Anurag Kahol, CTO at Bitglass discusses the growing concerns about data security in the healthcare sector and what can be done to safeguard sensitive patient information.
The past twelve months have been some of the most challenging ever experienced for healthcare providers worldwide. In the UK, only a series of strict lockdowns prevented the NHS from being overwhelmed by the huge influx of patients suffering from COVID-19. However, as the world now looks to bounce back from the damage caused by the virus, there’s another malicious spectre on the horizon that cannot be ignored.
Healthcare is one of the fastest-growing sectors for cybercrime, something which the COVID-19 pandemic has only exacerbated. This is because hospitals and healthcare facilities have a wealth of sensitive data stored on their networks that need to be accessible around the clock in order to maintain a high quality of patient care. Put simply; they can’t afford to be locked out of their data. When combined with the chaos and resource strain caused by the pandemic, it has made them the perfect victims for cyber criminals looking to make profits, despite how despicable and unscrupulous it may seem to the rest of us. Obviously, cyber criminals are not known for their compassion.
In the last few months alone, attacks have disrupted numerous healthcare organisations worldwide, some with deadly consequences. In September, a ransomware attack disabled computer systems at Düsseldorf University Hospital in Germany, leading to the death of a critically ill patient who had to be diverted to another hospital over 30 kilometres away. Around the same time, another cyberattack on Universal Health Services (UHS), which runs approximately 400 hospitals and care centres across the US and UK, crippled its entire network, jeopardising healthcare for millions of people. The massive scale of the UHS attack made it one of the largest medical cyberattacks in US history.
The cost of cyberattacks in the healthcare sector is rising at an exponential rate
While it can be difficult to put exact numbers on individual attacks, a recent report estimates that the total cost of healthcare breaches has risen by almost 200 percent over the last three years, from around £3.4bn in 2018 to more than £9.5bn in 2020*. Additionally, the cost per breached record has grown from roughly £295 to over £360. When you consider that a typical breach involves hundreds of thousands of records, the cost of an attack can quickly reach astronomical levels.
Remote work is creating more new challenges for the healthcare sector
As with many other industries, the healthcare sector has also seen a huge shift to remote work over the past twelve months, causing additional problems. While frontline workers and hospital staff naturally must remain on-premises, many support and administrative staff have been working from home. Unfortunately, most healthcare IT security systems currently remain focused on on-premises security, which isn’t a good fit for remote working. As such, sensitive data becomes highly vulnerable once moved off-site.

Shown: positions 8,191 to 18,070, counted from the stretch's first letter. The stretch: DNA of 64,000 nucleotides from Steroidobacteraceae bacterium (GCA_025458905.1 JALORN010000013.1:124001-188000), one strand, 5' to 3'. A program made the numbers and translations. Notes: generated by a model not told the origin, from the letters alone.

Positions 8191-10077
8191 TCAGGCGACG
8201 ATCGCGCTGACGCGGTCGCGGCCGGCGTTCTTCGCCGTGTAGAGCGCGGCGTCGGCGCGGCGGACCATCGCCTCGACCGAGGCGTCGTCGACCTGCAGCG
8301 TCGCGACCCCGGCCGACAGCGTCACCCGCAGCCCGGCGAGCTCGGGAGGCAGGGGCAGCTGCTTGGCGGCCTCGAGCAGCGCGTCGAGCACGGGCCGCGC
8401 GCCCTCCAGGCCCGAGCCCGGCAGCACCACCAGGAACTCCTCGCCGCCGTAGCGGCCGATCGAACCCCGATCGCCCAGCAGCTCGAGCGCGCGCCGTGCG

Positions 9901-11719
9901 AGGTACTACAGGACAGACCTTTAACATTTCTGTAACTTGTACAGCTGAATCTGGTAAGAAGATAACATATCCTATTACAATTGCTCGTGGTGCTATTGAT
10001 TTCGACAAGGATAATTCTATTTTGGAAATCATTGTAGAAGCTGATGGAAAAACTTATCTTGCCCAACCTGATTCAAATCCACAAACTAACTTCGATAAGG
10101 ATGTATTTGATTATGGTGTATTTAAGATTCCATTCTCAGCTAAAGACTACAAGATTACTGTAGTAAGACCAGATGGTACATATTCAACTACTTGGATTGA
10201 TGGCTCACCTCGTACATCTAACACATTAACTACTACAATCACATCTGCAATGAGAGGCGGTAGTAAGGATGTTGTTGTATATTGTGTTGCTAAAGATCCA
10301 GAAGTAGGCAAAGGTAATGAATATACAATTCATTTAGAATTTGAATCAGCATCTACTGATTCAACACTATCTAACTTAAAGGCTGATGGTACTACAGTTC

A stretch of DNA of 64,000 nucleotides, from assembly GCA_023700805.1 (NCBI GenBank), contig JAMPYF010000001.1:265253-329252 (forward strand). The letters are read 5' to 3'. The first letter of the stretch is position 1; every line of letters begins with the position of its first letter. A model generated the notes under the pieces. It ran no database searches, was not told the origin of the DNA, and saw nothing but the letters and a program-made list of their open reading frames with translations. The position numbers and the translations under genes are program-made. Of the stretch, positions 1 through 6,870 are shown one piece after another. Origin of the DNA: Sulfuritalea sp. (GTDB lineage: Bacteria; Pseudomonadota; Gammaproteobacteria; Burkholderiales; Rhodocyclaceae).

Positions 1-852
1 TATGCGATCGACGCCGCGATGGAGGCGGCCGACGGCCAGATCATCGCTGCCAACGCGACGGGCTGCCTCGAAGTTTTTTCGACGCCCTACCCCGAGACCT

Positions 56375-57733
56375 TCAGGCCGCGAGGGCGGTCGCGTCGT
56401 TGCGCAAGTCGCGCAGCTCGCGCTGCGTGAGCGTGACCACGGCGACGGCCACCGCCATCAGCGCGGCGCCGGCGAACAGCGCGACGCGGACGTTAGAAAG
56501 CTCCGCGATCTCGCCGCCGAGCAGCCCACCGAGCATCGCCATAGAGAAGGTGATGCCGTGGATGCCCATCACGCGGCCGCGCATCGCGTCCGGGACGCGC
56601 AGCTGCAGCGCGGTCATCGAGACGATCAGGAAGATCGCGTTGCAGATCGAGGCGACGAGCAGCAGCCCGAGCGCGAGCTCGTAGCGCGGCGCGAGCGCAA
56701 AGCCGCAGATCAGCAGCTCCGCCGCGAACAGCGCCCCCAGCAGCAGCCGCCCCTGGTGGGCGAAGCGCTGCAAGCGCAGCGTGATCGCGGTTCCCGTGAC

How can organisations protect themselves more effectively?
So, what’s the solution? As is often the case, the answer lies in a combination of technology and education.
To better adapt to the ‘new normal of remote working, many organisations are looking to the cloud. However, as part of this, they also need to deploy a security solution specifically built for the task at hand. Such a solution must enable secure access to web and cloud services, block rampant threats like malware, prohibit data leakage, and enable adherence to compliance frameworks.
Secure access services edge (SASE), pronounced ‘sassy,’ refers to a comprehensive cloud security platform that delivers on this new way of working. SASE integrates cloud access security broker (CASB), zero-trust network access (ZTNA), and secure web gateway (SWG) technologies into a flexible platform designed to defend data wherever it goes.
SASE platforms allow enterprises to extend consistent security to all enterprise resources from a single control point. This enables the corporate security team to configure policies that secure software-as-a-service (SaaS) apps, control access to malicious web destinations, and prevent leakage in on-premises resources without the need for virtual private networks (VPNs). In other words, SASE replaces multiple disjointed point products, delivers significant cost savings, and provides the comprehensive security needed for a remote workforce in a cloud-first world.
In addition to the above technologies, education remains critical. Regular cybersecurity training for all employees offers CTOs and CISOs some of the best return on investment available. Even advanced cyber threats still frequently rely on basic methods to infiltrate their targets, such as phishing emails and social engineering. By conducting regular training sessions and educating employees to identify and avoid such schemes, healthcare organisations can save themselves huge headaches.
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Whether they like it or not, healthcare organisations worldwide are in the eye of an increasingly dangerous cybersecurity storm. However, all is not lost just yet. With the right security tools and training techniques, the NHS and other healthcare providers can enjoy all the benefits that remote work and the cloud have to offer without needing to fear any impending attacks. Doing so will help ensure sensitive patient and operational data remains secure and help them provide the best quality of care possible in these unprecedented times.
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